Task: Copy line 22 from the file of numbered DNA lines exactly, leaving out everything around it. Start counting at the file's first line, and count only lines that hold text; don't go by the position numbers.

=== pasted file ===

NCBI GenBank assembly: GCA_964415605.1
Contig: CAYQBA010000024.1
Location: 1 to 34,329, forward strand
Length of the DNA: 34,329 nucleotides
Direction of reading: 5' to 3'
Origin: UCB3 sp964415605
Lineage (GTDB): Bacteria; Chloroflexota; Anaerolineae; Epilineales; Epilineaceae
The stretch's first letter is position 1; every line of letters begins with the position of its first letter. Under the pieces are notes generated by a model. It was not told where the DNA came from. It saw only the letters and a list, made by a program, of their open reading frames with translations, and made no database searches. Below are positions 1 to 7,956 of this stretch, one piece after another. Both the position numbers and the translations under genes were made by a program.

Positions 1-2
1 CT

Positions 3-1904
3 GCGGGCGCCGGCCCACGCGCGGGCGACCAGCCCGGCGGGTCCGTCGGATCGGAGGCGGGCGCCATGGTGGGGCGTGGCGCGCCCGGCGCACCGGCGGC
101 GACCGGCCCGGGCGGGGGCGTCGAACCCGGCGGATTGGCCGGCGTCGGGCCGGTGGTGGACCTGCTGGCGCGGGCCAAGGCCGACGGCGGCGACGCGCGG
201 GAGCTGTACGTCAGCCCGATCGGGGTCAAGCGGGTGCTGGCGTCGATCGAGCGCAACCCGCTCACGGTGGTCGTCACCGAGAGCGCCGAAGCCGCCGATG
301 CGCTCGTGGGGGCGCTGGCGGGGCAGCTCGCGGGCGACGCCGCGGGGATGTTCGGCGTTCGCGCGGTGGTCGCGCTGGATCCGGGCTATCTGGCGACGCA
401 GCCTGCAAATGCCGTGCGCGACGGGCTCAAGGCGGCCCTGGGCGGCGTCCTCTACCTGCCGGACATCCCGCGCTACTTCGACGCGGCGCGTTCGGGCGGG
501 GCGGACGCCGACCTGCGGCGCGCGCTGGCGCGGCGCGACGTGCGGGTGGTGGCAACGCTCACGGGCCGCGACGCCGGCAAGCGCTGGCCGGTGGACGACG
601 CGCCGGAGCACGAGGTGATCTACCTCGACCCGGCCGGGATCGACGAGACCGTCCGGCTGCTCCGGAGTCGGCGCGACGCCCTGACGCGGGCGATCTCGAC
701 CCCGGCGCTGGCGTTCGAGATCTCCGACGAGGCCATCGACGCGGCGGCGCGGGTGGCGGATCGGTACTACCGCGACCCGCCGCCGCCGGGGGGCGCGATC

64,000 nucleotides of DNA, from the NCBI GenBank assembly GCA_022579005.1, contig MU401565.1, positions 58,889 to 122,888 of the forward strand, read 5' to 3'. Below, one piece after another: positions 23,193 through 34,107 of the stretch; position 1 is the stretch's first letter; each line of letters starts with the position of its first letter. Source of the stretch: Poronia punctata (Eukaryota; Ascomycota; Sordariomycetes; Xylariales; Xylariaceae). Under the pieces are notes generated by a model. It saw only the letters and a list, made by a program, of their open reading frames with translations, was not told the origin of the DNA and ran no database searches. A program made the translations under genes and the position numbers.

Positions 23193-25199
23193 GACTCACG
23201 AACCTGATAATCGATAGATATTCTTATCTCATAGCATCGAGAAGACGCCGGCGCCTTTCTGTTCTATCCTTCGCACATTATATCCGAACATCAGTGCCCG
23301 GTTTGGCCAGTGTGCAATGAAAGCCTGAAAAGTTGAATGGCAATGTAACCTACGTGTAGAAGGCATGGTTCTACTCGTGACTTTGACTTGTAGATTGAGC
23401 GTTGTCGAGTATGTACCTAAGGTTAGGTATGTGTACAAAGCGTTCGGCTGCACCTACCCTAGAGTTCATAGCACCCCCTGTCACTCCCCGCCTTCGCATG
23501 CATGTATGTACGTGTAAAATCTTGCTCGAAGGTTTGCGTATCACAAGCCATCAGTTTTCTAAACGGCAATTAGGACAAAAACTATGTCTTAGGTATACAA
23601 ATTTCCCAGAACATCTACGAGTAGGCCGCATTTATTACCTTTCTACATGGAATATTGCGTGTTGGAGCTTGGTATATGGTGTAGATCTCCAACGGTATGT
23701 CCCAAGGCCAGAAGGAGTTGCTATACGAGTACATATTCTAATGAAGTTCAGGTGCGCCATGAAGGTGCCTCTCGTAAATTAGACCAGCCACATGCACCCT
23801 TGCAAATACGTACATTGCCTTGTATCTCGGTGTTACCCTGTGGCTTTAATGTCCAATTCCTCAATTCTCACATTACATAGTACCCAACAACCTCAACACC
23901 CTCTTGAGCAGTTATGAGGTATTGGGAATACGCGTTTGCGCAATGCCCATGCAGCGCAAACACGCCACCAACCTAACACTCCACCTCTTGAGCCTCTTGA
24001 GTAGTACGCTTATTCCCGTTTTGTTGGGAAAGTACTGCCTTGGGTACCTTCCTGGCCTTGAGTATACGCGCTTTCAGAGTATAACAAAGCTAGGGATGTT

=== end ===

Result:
23193 GACTCACG